If India does not respect its living, it cares even less for its dead. We saw this through a news report the other day, when the body of an aged Selvaraj was transported along with vegetables in a van from the St Joseph Hospices, near Chennai. To me, this seemed like the very last nail in India's conscience -- gone completely astray.
In a nation which never fails to talk about its Gandhi, its Buddha and its Mahavir and yet is callous enough to let its rich and reckless get away with murder on the road – where inebriated drivers run their vehicles over sleeping men and where two-wheelers race at scary speeds unmindful of the pedestrians they knock down – it now appears that such inhumanity swallows the dead as well.
I cannot understand how a care-giving home could have blundered the way it did by allowing its dead to be carted in a vegetable van. Disgraceful, disgraceful.
But then, from many years ago, I have seen all this coming. In a crematorium in Chennai's Besant Nagar, I once saw a complete lack of decency and decorum among the people who had come to cremate their dead. A man was heard loudly discussing the market run over his mobile telephone, while barely 50 meters away a young widow was wailing over the loss of her husband, her little boy standing next to her bewildered and broken. The man, well dressed and educated, was senseless enough to carry on his business conversation in a place that called for utmost solemnity.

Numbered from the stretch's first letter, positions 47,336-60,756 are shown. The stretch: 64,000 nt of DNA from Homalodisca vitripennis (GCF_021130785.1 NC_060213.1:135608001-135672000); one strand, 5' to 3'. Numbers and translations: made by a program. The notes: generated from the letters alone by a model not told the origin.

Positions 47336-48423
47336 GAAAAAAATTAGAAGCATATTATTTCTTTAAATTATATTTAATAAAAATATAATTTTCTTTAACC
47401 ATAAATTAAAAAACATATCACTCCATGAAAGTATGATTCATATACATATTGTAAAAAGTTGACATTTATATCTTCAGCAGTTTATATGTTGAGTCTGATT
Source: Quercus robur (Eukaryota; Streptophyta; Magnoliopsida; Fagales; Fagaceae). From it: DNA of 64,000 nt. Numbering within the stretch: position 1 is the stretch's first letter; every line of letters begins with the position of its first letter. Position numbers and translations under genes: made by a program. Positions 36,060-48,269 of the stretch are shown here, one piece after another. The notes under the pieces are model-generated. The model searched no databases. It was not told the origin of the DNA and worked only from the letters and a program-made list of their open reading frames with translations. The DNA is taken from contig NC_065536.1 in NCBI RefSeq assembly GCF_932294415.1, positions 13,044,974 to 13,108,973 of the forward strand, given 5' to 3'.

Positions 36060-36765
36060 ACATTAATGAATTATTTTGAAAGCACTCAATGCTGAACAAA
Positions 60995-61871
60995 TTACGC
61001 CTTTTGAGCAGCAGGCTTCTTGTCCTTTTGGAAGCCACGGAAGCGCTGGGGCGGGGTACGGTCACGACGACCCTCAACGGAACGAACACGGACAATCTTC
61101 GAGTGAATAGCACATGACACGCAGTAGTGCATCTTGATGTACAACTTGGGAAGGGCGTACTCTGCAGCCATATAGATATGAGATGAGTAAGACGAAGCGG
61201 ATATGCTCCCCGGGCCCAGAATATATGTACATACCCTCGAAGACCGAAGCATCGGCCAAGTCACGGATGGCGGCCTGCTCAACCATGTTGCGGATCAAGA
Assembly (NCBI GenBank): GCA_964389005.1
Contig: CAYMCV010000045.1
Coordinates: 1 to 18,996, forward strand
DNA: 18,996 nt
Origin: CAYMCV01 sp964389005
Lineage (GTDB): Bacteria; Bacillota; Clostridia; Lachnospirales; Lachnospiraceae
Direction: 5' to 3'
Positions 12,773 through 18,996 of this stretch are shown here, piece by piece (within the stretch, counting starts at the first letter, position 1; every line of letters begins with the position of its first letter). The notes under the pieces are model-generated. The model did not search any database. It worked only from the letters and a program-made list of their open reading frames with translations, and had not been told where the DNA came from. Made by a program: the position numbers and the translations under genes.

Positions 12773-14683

There was another occasion – the passing away of my aunt. No sooner had she breathed her last than a visiting nephrologist walked in to examine her. He found her gone, and I still remember with shuddered horror how the doctor literally stretched his arm out over her body to ask his fee!
In such a state of affairs, how can one expect even a modicum of humanness to prevail when it comes to dealing with the impoverished men and women after they die. And how can one expect the rich and the mighty to pay heed to the plight of the poor on the pavement. Had actor Salman Khan run his swanky car over the well-to-do, he might not have got away that easily. But the victims here were Mumbai's homeless, the sidewalks serving as their sleeping bags at night.
Similarly, would Selvaraj have got this kind of demeaning treatment had he belonged to the higher strata of our society?
(Gautaman Bhaskaran is an author, commentator and movie critic, and may be e-mailed at email@example.com )